This weeks topic is ‘Prologues and Epilogues. Yes or no?’
I have not included either a prologue or an epilogue in any of the books to date. As I only have two full length novels, that doesn’t necessarily mean I never will, but merely that this concept wasn’t useful to me for either of Through the Nethergate or A Ghost and His Gold.
Literary terms describes a prologue as “Some works of literature start with a prologue (pronounced PRO-log), a short introductory section that gives background information or sets the stage for the story to come. The prologue is usually pretty short, maybe a few pages . But it may be the most important section of the story, and if readers skip it they may be lost for the entire story.”
I had a look at a list of the top 12 novels with prologues that worked and I haven’t read any of them. The only prologue I can distinctly remember was the one in the musical production of War of the Worlds which goes like this:
“No one would have believed in the early years of the 21st century that our world was being watched by intelligences greater than our own. That as men busied themselves about their various concerns, they observed and studied, the way a man with a microscope might observe the creatures that swarm and multiply in a drop of water. With infinite complacency, men went to and fro about the globe, confident of our empire over this world. Yet across the gulf of space, intellects vast and cool and unsympathetic regarded our planet with envious eyes, and slowly, and surely, drew their plans against us.”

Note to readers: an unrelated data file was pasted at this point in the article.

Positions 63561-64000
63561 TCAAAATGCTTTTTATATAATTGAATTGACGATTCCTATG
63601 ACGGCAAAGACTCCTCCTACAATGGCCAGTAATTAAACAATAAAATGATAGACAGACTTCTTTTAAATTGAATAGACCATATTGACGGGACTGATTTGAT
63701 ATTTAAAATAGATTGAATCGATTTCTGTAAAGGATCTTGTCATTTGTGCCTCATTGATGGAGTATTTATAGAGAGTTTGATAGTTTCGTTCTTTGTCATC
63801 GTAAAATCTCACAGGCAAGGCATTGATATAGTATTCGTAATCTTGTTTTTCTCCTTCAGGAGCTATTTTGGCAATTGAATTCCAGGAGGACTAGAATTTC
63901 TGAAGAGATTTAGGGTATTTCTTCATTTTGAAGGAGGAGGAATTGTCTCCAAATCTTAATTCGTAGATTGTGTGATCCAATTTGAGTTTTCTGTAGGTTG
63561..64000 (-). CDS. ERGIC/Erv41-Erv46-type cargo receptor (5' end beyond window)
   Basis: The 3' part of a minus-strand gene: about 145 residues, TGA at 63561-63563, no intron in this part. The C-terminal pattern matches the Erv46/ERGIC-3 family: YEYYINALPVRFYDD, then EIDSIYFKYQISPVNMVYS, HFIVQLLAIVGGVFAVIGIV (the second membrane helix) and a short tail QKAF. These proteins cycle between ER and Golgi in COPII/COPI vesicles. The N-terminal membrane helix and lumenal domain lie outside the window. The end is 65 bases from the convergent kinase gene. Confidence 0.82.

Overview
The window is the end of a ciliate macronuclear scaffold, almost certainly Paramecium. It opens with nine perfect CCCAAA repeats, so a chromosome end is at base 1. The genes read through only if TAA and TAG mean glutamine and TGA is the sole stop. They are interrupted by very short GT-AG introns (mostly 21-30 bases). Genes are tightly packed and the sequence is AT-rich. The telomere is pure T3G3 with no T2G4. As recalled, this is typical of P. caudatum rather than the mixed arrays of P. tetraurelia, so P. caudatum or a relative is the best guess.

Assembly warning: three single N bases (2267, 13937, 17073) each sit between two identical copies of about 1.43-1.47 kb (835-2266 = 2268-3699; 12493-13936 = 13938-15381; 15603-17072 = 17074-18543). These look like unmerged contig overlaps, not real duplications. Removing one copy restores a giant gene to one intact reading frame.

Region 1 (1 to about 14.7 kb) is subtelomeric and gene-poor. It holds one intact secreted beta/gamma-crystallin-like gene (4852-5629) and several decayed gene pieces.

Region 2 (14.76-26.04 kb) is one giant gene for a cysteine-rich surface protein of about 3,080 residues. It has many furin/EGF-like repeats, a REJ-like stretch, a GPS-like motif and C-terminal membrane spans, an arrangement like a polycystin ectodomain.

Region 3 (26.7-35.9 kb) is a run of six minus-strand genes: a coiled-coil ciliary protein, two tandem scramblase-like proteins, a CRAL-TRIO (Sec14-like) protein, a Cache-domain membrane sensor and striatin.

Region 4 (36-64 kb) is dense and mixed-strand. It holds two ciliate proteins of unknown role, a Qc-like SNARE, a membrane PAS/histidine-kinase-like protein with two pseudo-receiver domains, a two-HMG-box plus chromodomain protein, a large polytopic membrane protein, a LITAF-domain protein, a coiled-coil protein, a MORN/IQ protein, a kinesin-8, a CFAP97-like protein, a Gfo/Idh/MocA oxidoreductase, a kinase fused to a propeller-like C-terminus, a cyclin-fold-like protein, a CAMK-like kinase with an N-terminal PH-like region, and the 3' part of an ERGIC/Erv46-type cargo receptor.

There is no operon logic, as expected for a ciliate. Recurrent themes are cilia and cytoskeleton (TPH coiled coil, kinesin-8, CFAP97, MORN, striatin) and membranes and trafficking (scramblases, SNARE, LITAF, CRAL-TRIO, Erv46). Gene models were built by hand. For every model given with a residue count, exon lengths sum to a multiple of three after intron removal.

I think this prologue definitely worked! Of course, I do admit to loving this book [not the film], so maybe that is why I love this prologue.
Literary terms describes and epilogue as “an optional final chapter of a story, such as in a play or book, and which may serve a variety of purposes—concluding or bringing closure to events, wrapping up loose ends, reporting the eventual fates of characters after the main story, commenting on the events that have unfolded, and or setting up a sequel. It can appear as a speech (especially in a play), a series of scenes, or an essay by the narrator.”
I had more luck thinking of a series which ended with an epilogue – Harry Potter. I remember it because I didn’t feel the epilogue added value to the series and I would have preferred to have drawn my own conclusions about the futures of the characters. In fact, I found the epilogue quite annoying.
In conclusion, maybe my thoughts are quite simple” “maybe a prologue, but never an epilogue.”
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